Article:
Introduction: Making sense of data-driven research in the biological and biomedical sciences
Studies in History and Philosophy of Biological and Biomedical Sciences
Debates about the emergence, signiﬁcance and long-term impact of ‘big data’ have become ubiquitous across most scientiﬁc disciplines. Thanks to new technologies for generating and storing information, data production is said to have increased on an unprecedented scale, together with the expectation that data should be made freely accessible to global research networks as a common resource from which new knowledge can be harvested (as often emphasised by editorials inNatureandScienceover the last decade). The biological and biomedical sciences are no exception, and are in fact widely seen as ﬁelds where the difﬁculties and potential rewards of handling big datasets are most pronounced.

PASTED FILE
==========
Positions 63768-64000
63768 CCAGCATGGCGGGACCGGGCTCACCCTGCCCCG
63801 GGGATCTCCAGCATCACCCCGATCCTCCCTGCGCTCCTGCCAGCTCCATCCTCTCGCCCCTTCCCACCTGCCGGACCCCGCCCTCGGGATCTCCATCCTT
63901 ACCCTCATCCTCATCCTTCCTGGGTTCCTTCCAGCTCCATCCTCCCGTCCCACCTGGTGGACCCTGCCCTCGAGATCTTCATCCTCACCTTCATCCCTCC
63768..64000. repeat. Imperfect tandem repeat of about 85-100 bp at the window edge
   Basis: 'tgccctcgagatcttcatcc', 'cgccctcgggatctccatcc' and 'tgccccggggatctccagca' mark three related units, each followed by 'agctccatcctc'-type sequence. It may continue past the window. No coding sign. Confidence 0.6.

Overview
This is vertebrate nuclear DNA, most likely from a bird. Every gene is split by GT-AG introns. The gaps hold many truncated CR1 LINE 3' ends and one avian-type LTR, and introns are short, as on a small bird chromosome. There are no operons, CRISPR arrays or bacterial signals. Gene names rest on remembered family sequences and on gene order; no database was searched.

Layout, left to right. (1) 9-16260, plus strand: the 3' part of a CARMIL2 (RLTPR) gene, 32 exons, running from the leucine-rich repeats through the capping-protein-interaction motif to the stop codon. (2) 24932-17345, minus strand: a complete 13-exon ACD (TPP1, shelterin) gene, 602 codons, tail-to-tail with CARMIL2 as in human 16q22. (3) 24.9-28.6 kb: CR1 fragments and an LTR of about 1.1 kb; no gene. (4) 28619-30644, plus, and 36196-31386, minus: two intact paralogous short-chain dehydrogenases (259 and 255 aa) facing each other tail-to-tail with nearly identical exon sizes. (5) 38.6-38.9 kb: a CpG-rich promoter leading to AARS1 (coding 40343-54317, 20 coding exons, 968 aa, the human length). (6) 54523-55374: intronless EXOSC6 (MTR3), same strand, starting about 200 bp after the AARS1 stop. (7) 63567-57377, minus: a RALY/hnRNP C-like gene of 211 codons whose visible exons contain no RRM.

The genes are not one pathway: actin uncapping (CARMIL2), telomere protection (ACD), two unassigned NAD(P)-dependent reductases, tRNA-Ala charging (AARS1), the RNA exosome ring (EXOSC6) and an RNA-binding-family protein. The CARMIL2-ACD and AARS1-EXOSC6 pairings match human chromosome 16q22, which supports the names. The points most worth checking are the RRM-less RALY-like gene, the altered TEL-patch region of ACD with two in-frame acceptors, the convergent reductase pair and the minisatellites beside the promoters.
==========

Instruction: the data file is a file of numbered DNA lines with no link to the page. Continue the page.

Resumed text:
This article belongs to a special issue: Data-Driven Research in the Biological and Biomedical Sciences On Nature and Normativity: Normativity, Teleology, and Mechanism in Biological Explanation. Edited By Sabina Leonelli, Lenny Moss and Daniel J. Nicholson
Author's version of a paper subsequently published in Studies in History and Philosophy of Biological and Biomedical Sciences. Please cite the published version by following the DOI link.
Vol. 43, Issue 1, pp. 1 - 3